Intensive Outpatient Treatment for Addiction

Intensive outpatient treatment, sometimes referred to as IOP, is a form of treatment for addiction recovery. It can be undertaken without the patient needing to remain in their chosen facility for the duration of their treatment. Instead, they will attend each a treatment programme each day for a pre-determined amount of time.

An IOP is similar to an outpatient programme but generally requires more time and input from the patient. These types of programs may also be used to help patients with conditions such as eating disorders and other mental health issues such as depression and are ideally suited to those who do not need 24-hour care.

An IOP may sometimes be integrated with an inpatient programme and in this case, will serve as a way to gradually move the patient back into their normal surroundings.

How Can We Help?

Rehab 4 Alcoholism is here to advise on the suitability and availability of intensive outpatient treatment for addiction. As the name suggests, outpatient treatment allows you to return to your home following the completion of daily therapy sessions.

This contrasts with residential rehab, where you must remain in the treatment clinic both day and night until your treatment programme concludes.

The main benefit of intensive outpatient treatment over residential rehab is that you may continue to undertake important responsibilities such as childcare whilst you undergo your treatment programme.

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What Is The Difference Between Outpatient And Inpatient Treatment?

When looking at addiction recovery programs, you will often be given the choice between outpatient and inpatient treatment – the key difference between these two is that an inpatient programme requires you to remain in the rehab centre whilst you treatment takes places whereas an outpatient option allows you to undergo treatment whilst still living at home.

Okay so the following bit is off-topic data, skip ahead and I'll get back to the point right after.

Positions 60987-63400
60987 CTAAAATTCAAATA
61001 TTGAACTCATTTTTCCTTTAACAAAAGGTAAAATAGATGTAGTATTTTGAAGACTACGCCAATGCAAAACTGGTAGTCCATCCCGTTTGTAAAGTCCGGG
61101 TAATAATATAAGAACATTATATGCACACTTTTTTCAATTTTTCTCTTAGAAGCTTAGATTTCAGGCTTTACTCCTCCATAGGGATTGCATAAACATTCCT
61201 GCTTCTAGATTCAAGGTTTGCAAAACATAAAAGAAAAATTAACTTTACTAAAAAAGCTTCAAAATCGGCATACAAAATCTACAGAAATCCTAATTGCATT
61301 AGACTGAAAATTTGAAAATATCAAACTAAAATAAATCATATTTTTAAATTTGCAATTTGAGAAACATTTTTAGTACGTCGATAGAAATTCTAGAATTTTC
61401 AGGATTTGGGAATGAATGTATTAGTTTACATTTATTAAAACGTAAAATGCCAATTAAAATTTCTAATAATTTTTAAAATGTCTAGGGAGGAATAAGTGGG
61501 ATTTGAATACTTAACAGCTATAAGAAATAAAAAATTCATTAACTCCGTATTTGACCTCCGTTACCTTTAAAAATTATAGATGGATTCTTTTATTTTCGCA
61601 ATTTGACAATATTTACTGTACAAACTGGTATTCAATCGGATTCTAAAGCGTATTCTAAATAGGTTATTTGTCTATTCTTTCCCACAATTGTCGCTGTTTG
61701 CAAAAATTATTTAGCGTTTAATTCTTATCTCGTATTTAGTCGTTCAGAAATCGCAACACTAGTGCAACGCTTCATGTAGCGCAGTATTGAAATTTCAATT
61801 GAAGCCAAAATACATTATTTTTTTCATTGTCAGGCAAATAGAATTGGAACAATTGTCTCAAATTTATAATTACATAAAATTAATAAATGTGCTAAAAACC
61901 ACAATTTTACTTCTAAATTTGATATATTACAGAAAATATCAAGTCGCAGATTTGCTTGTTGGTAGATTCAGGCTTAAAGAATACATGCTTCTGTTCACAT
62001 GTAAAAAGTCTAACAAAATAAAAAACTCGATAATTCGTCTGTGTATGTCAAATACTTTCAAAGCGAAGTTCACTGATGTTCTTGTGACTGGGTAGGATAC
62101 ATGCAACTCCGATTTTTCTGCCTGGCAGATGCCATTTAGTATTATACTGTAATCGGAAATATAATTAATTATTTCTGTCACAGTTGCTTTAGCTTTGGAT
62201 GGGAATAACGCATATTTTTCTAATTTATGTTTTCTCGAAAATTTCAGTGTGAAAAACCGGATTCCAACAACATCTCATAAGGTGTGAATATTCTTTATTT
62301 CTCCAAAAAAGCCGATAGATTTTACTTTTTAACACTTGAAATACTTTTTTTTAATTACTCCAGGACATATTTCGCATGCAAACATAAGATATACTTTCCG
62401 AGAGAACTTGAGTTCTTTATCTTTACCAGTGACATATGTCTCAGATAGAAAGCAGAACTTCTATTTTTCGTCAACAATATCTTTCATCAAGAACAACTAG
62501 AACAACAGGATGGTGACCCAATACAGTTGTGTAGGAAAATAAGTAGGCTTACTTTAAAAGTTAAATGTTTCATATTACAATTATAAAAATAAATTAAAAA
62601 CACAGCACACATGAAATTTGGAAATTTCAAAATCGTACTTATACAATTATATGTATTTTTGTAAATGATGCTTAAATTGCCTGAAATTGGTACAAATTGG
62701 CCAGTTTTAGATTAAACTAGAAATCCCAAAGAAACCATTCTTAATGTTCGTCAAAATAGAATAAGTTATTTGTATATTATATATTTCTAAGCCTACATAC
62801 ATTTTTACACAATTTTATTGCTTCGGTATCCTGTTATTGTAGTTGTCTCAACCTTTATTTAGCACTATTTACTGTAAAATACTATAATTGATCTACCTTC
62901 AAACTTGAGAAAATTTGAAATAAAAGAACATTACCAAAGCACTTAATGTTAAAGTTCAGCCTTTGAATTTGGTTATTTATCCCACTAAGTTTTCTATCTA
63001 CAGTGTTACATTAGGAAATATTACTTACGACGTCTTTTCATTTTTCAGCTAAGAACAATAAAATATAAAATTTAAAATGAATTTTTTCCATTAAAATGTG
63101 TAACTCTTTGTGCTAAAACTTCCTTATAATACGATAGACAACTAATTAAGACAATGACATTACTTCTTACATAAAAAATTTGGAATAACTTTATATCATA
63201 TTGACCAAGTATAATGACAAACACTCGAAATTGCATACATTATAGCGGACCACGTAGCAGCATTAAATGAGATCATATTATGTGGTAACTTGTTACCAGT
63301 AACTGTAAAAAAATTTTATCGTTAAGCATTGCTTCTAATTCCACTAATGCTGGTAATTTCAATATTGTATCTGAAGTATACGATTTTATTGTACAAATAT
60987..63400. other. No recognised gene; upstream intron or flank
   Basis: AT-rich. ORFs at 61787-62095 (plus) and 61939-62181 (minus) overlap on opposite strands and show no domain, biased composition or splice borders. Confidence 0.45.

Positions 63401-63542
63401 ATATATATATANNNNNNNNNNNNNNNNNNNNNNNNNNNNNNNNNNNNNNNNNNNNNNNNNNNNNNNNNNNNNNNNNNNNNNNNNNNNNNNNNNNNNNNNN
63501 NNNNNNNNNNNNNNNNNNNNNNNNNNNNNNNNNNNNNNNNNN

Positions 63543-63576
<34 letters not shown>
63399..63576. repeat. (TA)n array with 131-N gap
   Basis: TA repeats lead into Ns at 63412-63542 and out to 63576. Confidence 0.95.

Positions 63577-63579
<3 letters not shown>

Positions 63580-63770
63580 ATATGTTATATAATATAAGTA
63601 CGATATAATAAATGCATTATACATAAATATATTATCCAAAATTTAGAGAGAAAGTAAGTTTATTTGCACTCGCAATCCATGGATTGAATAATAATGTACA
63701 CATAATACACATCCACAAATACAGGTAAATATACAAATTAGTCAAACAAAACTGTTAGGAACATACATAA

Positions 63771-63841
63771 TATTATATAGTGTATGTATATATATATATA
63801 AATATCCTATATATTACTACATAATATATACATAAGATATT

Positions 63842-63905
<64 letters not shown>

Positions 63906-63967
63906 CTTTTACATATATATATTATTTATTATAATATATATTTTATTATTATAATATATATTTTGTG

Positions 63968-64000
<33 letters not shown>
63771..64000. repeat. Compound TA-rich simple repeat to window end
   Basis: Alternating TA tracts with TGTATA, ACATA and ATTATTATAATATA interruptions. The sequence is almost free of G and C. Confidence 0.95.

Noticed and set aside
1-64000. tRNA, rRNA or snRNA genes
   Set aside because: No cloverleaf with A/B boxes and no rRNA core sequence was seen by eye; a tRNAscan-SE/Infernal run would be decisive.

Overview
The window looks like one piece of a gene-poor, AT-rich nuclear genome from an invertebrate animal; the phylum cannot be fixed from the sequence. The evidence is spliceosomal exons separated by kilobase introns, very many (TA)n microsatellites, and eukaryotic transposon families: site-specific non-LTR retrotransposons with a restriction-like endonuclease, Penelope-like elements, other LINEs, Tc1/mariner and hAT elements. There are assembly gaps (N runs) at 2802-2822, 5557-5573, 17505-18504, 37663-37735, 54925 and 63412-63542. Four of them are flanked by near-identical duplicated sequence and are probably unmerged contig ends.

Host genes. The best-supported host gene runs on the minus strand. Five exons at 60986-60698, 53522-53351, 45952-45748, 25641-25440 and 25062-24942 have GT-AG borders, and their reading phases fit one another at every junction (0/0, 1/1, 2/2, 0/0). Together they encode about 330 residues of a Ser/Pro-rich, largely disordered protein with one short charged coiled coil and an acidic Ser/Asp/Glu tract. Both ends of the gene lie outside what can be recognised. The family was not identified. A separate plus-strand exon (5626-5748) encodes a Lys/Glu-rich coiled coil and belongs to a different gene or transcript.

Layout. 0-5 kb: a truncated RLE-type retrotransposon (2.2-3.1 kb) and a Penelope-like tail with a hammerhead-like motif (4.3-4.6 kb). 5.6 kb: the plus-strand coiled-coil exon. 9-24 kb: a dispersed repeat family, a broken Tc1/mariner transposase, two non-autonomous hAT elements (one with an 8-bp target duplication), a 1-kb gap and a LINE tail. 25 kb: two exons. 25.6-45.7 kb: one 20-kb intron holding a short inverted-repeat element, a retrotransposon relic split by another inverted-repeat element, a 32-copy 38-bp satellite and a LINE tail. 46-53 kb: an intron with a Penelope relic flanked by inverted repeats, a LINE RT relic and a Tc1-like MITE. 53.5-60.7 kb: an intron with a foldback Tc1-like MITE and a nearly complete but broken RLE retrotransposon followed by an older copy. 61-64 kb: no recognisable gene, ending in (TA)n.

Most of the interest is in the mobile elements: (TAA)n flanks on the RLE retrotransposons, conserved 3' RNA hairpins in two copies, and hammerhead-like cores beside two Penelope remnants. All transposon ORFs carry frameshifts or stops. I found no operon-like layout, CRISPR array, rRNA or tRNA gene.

Another notable difference of the outpatient programme is that whereas with inpatient treatment, you relinquish control to the rehab centre, you do not need to do this with an outpatient program, you remain in control of your life and do not have to give up your responsibilities such as work and taking care of your children.

Why Choose Intensive Outpatient Treatment Over Residential Treatment?

Whilst an inpatient programme will provide patients with the best care and great chances at success, the disruption to life or the uncertainty of staying in an unfamiliar environment can prove too much for some people and so an IOP is an excellent alternative.

This is especially true for those who have to remain at home to take care of children, go to work or fulfil other responsibilities but who still require help with their addiction.

Unlike a regular outpatient program, an IOP delivers an intense treatment that can be very effective but they do require the patient to co-operate and participate. 

These programs usually work very well for people who have a good support network within the community such as family member and close friends who can support them through their recovery.

What Are The Main Benefits of Intensive Outpatient Treatment?

Intensive outpatient treatment is geared towards treating alcoholism and co-occurring mental health problems. Intensive outpatient treatment is available in a female-only or men-only setting. Alternatively, you may begin treatment at a mixed-sex clinic.

Intensive outpatient providers offer a rich offering of therapy and counselling. These offerings make use of evidence-based treatments such as one-to-one therapy, group therapy, 12-step work, cognitive behavioural therapy and dialectical behavioural therapy. You will also be subject to daily drug and alcohol screening.

Debunking The Criticism Around Outpatient Treatment

In the past, some criticised outpatient treatment for lacking intensity. This was because some programmes may have required you to undergo as little as one or two therapy sessions per week.